Traveling in Europe: Horley, England

pub, public house, Horley, England, cider, travel

Six Bells--You can see how low the ceiling is.

My recent trip to Europe began with flying into Gatwick airport, which is south of Victoria Station by a half-hour train ride. I stayed in Horley, Surrey (a suburb next to the airport) because I was only there for a day and a half. The first night, after a nap to reset my clock, I just wandered down the road to Ye Olde Six Bells. It was quite dark with inadequate lighting. I also brushed against overgrown nettles. Luckily it was just a light brush because my leg itched for about an hour.

The history of this pub goes back around 700 years, when a man named Norman Lord want refreshment to get through the long sermons at St. Bartholomew’s. A place that old has whitewashed walls, huge dark wooden beams, low ceilings and rambling rooms. I imagine that over the centuries the rooms were added one at a time, the wooden floored ones being the oldest, though no floors would be original. The first floor might very well have been packed earth and straw spread  over it.

pub, restaurant, Ye Olde Six Bells, medieval, public house, Horley, Surrey

A conglomeration of woods.

Buildings throughout the medieval era were white washed to preserve the mortaring and stonework and to add light to dark structures only lit by candles and oil lamps. Six Bells was all of this, with a note on the ceilings saying “Duck or Grouse.” Above the bar it said, “Before you ask, yes we have hit our heads a lot.” Since this seem to be the normal height for old pubs I must assume that people were shorter at one time, plus I imagine the places were time consuming and expensive to build, and space wasn’t wasted on high ceilings. It may have kept the warmth in as well.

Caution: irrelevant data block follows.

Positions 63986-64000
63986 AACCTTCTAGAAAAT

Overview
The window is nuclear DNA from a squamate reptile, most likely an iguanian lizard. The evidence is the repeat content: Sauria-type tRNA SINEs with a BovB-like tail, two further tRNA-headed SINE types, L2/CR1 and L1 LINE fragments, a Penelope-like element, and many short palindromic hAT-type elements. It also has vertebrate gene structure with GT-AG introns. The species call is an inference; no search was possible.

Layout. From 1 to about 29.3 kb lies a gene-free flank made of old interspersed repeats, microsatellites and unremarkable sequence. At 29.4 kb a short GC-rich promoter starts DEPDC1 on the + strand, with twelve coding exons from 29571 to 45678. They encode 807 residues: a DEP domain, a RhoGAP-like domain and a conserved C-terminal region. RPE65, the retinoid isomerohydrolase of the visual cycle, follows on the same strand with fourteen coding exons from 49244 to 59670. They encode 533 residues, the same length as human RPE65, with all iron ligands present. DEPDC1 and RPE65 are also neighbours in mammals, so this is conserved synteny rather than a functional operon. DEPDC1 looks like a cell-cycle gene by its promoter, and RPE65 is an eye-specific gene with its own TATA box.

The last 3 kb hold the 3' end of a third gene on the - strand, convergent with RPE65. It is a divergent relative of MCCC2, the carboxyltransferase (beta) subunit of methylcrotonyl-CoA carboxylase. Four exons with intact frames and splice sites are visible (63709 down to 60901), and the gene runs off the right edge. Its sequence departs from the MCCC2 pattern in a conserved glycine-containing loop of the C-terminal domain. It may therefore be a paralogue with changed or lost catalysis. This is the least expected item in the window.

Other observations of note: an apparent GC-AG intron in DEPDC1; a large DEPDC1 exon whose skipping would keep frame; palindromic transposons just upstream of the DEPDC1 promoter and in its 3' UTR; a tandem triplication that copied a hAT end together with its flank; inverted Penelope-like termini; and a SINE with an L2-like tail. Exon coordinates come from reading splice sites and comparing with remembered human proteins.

Unlike North American pubs, many British ale houses or public houses are part restaurant and you’ll see people bringing their children. The central and oldest area is the bar, and rooms jut off in three directions for diners to sit.

The Six Bells menu is quite extensive and I had  a fish pie, since it seemed traditional British fare; a mixture of peas (the English love their peas), potatoes, shrimp, smoked haddock and cod in a white wine, coriander cream sauce, with a salad of red onion, tomato, spinach and tongues of cucumber in a simple vinaigrette. It was tasty and filling, costing around 10 pounds. I was too full to try dessert, which some British just call puddings in a generic way. I like to sample new ciders and England is the place to do it. I tried the Aspall Suffolk cider at 5.5% alcohol (higher than most of the beers on tap). This drink worked very well with the smoky taste of the pie and I think the food brought out the cider’s flavor. Aspall is a light golden color, light on the tongue (medium effervescence), crisp apple taste and not overly dry. The flavor isn’t too strong but it’s more noticeable than Strongbow’s nondescript taste. Of all the ciders I tried on my trip this one remains one of my favorites.

cider, drinks, alcohol, Aspall cider, apple cider, food, travel

Aspall Suffolk Cider

food, dining, public houses, Ye Olde Six Bells, travel, Horley, British food

The fish pie at Ye Olde Six Bells

I would recommend Ye Olde Six Bells. The rest of Horley seemed rather small. The second night I had Chinese food and though it was a simple fare of broccoli, chicken and mushrooms I found the chicken tasted old. Not bad but not fresh, and I’m quite sensitive to the change in meat flavors. It could have contributed to the stomach unrest that hit me the next day as I arrived in Amsterdam.

Ye Olde Six Bells, Horley, England, restaurants, travel, food, dining, pub

Six Bells at night: a conglomerate of eras

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1 Comment

Filed under Culture, food, history, travel

One response to “Traveling in Europe: Horley, England

  1. This is a great post – a Canadian (right?) in Horley – just 5 miles down the road from where we live. You are generous in your assessment of Horley – for ‘small’ I would write…’somewhere you go through to get somehwhere else’. As for Chinese food – those in the know in England make it themselves at home (we suspect most of the chicken actually comes from Holland). Next time try Croydon for a cosmopliton flavour of South London (about 7 miles from Horley, maybe 10) where you can check out the riots aftermath!!!

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